As they compete to lay on the best student experience, universities musn’t forget the academic one too
Dennis Hayes –
The proposal for a Teaching Excellence Framework (TEF) announced by universities and science minister Jo Johnson in early July that would recognise “excellent teaching” and “make good teaching better” has been met with consternation among some in the higher education sector. Once the TEF is introduced, the government has indicated it might allow the highest-scoring institutions to raise tuition fees in line with inflation.
But other universities may have to do more with less. Johnson will be aware of the financial realities that has just led his department to ask the Higher Education Funding Council for England (HEFCE) to make £150m savings from university teaching budgets over the next two academic years. HEFCE chief executive Madeleine Atkins says that, despite the cuts, it will keep trying to support “excellence in research, learning and teaching and a high-quality student experience”.
What is distinctive and unique about the 21st-century university is just this focus on the student experience. Research by Richard Arum and Josipa Roksa on “academically adrift” students has highlighted the shift within institutions’ priorities away from academic matters towards a concern with the personal, moral and social lives of students.
A marker of the change that has occurred is the competition between institutions to be seen as the “best university for student experience”. This has been reinforced through the proliferation of student satisfaction surveys across university life.
Safety, not experimentation
It is part of a wider, profound change within universities which really began in the late 1990s and has gradually come to regulate spontaneous student activities, often with a desire to ensure that they are “responsible” and take place within “safe spaces”. Before then, students took more risks and were unashamedly independent. If they made mistakes, they dealt with them themselves as part of growing up and wanted minimal or no help from the university. Students may still do some of these things but the atmosphere has changed: the emphasis is now on student safety rather than experimentation.
This infantilised conception of students has also spread to some students unions. Alongside banning many things or groups they feel might offend or upset students, they also organise safe and protective activities for students in parallel with the university bureaucracies. As a result, it has become hard to separate student unions from university management: neither of them treat students as adults.
Content vs process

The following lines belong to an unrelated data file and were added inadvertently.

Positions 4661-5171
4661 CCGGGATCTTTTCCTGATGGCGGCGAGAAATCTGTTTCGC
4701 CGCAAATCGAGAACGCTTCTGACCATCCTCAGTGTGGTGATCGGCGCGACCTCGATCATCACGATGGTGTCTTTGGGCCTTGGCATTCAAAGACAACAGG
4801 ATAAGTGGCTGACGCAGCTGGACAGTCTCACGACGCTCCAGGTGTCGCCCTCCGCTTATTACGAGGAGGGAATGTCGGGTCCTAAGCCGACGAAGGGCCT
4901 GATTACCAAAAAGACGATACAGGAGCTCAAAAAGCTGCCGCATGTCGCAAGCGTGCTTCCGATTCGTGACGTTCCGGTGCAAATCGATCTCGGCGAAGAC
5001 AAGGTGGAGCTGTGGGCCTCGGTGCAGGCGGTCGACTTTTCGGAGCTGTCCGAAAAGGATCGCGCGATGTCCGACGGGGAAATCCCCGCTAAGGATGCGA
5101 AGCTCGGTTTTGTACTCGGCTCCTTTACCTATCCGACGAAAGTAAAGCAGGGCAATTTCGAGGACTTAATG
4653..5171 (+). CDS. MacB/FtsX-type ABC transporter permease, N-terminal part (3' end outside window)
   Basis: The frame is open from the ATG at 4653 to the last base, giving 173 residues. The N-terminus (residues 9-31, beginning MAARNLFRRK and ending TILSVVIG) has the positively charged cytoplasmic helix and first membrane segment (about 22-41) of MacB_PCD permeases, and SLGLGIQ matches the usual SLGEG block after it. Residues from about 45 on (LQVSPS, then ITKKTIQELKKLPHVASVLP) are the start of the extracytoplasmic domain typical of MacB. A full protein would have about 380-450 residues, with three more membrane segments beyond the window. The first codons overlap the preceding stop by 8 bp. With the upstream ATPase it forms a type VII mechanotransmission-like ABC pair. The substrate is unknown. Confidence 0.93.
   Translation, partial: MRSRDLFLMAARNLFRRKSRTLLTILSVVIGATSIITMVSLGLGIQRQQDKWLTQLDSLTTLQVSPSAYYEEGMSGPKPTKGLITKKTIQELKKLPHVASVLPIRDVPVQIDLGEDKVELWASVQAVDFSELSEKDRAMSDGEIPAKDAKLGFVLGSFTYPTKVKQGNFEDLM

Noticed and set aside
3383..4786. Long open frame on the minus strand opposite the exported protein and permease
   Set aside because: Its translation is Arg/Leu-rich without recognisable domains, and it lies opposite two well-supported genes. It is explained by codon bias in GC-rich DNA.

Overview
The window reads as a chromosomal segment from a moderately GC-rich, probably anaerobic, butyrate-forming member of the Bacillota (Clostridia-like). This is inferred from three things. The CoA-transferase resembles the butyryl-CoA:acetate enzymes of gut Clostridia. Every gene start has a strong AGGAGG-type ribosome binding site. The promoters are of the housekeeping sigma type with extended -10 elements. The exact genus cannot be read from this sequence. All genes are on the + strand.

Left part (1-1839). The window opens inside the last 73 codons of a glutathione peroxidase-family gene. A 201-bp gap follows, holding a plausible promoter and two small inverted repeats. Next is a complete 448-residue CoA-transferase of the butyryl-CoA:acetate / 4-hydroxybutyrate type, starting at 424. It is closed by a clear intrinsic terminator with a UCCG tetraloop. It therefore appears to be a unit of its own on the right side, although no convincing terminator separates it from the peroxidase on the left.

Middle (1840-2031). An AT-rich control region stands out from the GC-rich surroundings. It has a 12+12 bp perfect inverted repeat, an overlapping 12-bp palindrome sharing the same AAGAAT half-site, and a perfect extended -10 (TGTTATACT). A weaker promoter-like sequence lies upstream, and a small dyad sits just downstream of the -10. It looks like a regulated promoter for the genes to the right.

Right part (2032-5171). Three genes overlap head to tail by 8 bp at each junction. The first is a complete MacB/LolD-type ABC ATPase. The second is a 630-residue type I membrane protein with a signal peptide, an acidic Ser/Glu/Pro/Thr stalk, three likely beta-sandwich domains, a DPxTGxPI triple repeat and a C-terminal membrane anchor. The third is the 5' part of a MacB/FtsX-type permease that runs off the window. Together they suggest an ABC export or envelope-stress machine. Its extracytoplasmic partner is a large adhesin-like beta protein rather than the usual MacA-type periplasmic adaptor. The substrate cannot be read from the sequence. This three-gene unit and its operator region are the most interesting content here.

This is the context in which the TEF will be introduced and it is likely to strengthen the shift towards making university teaching mere edutainment.
There are some units and centres aimed at developing learning in universities who believe in the importance of innovative pedagogues and who will probably embrace the TEF. But they are beleagured: they often have a hard time influencing the practices of most lecturers who are, rightly in my view, more interested in the content than the process of teaching.
For all the possible structural similarities between the TEF and the bureaucratic and stultifying process for measuring research excellence called the Research Excellence Framework (REF), there is little comparison to be made between the two. The REF has gone some way into dividing universities and their academics into those institutions which are research-active and those which are relatively inactive. The TEF will go further and could consolidate the reorientation of universities around students, rather than knowledge.
The TEF won’t seem like a dangerous idea. It will be presented by universities as a rich opportunity to experiment with different ways of teaching. And as a real opportunity for student-centred institutions to celebrate their successes in teaching. They will want to do this in ways that are far more pedagogically radical and innovative than what they view as the old-fashioned, elitist and undemocratic traditions of lecturing and Oxford-style tutorials.
But despite the fact that students will be treated as if they were hapless and hopeless and in need of flashier forms of teaching, students are no different than they used to be. Some may be turned off by this new trend and walk away. But tragically, many will only see the effects of this move towards “edutainment” much later, when they are what Arum and Roksa call “adults adrift”: when the damage is done and they discover that what they needed to develop as autonomous individuals who can be successful in their adult working lives was an “academic experience”.